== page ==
Therefore be imitators of God, as beloved children. And walk in love, as Christ loved us and gave himself up for us, a fragrant offering and sacrifice to God.
— Ephesians 5:1–2
Have you heard this story?
A new bride is making her first big dinner for her husband and tries her hand at her mother’s brisket recipe, cutting off the ends of the roast the way her mother always did. Hubby thinks the meat is delicious, but asks, “Why do you cut off the ends? That’s the best part!” She answers, “That’s the way my mother always made it.”
Still thinking about the question her husband asked, she calls her mom and asks, “Why do we cut off the ends of the brisket before we cook it?” Her mom answers, “That’s the way my mother always made it.”
The next week, they go to the old grandmother’s house, and she prepares the famous brisket recipe, again cutting off the ends. The young bride is sure she must be missing some vital information, so she asks her grandma why she cut off the ends. Grandma says, “That’s the only way it will fit in the pan!”
Do you ever think about the people that influence your life? Why do you do things the way that you do them? Who are you imitating? That is the real question.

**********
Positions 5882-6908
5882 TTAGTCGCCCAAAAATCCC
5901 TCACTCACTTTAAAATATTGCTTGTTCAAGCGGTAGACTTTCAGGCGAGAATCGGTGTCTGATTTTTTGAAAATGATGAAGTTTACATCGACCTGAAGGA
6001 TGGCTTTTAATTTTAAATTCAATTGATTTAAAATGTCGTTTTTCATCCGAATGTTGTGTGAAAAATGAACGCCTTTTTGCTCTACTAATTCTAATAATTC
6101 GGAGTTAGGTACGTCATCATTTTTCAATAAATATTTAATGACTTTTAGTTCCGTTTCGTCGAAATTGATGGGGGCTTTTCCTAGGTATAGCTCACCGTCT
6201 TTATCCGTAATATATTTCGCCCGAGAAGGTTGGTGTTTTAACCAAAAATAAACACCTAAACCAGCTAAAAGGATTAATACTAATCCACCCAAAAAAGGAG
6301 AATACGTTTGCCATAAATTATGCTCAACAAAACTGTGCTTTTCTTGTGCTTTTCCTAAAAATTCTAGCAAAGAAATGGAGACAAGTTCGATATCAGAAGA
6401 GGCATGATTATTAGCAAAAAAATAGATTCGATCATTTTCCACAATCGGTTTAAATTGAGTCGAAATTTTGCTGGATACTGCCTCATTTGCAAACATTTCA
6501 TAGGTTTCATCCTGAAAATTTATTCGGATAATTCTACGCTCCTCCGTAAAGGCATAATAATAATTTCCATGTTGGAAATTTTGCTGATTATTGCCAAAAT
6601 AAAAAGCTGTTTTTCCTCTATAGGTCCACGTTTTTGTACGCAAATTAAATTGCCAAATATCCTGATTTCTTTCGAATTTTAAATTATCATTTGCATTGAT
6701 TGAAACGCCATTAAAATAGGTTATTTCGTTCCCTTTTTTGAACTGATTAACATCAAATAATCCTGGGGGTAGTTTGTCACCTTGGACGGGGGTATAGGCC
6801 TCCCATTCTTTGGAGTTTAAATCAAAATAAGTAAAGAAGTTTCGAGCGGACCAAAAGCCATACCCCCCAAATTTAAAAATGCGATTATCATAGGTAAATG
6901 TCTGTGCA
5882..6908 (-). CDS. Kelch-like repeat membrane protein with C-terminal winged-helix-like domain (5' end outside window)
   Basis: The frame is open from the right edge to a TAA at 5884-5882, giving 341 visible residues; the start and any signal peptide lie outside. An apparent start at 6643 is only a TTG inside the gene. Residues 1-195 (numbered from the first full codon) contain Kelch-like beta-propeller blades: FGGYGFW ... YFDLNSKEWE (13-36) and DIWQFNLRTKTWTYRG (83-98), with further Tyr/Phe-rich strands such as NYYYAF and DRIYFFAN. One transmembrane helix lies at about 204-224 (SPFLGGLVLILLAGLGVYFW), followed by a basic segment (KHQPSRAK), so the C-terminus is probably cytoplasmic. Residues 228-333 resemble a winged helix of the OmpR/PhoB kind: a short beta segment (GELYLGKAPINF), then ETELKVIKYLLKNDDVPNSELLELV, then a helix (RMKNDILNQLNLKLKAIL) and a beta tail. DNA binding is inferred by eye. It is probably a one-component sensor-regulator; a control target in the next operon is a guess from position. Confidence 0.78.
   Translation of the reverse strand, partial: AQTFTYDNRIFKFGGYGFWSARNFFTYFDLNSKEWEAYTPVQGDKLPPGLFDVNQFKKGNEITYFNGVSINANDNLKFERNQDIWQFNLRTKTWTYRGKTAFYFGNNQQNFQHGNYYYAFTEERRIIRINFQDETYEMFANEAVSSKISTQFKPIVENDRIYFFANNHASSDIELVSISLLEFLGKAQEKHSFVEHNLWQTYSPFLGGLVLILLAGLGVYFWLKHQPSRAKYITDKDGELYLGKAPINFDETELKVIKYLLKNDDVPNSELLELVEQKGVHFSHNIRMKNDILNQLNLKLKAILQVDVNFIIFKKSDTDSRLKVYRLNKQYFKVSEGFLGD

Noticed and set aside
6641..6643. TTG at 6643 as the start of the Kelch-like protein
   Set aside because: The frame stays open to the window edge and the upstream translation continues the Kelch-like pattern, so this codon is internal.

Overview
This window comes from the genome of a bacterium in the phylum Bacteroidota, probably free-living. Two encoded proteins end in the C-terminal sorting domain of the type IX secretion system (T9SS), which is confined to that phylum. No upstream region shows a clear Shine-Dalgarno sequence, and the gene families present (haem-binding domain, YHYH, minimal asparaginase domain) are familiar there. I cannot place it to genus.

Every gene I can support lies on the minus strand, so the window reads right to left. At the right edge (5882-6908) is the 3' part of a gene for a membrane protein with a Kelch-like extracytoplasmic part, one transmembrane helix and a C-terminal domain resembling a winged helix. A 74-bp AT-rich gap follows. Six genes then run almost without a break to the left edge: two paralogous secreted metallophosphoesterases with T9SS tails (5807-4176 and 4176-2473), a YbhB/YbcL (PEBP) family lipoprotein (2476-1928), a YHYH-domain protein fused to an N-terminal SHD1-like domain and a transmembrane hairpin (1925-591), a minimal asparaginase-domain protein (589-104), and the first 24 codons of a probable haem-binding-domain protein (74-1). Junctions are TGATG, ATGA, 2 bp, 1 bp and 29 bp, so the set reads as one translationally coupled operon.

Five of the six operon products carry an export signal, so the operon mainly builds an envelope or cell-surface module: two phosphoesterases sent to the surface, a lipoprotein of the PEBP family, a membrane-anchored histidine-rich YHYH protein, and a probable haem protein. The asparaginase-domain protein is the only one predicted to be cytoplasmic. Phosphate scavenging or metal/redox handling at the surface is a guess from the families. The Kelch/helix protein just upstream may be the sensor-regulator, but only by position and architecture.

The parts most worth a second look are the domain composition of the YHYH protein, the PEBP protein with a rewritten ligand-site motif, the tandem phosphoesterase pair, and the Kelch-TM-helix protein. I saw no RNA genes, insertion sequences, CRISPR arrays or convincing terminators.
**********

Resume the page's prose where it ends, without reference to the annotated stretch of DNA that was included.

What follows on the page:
Paul writes to the church in Ephesus, telling them to be imitators of God as we are his beloved children. He says that we are to walk in love, as Christ loved us, and gave himself up for us.
One way to imitate God is to love the way he loved, to love the way Christ loved. He loved us while we were still sinners, while we were still broken. Amazingly, that kind of love also has the power to lift us from our brokenness.
I think we could list people who we find hard to love because of their brokenness. Maybe it’s a rude relative or an obnoxious co-worker. Who is that person for you? My challenge for you today is to imitate Christ and to figure out a way to love them the way that Christ has loved you. Take time today to think about those people, to pray for them, and to ask God to help you to love them.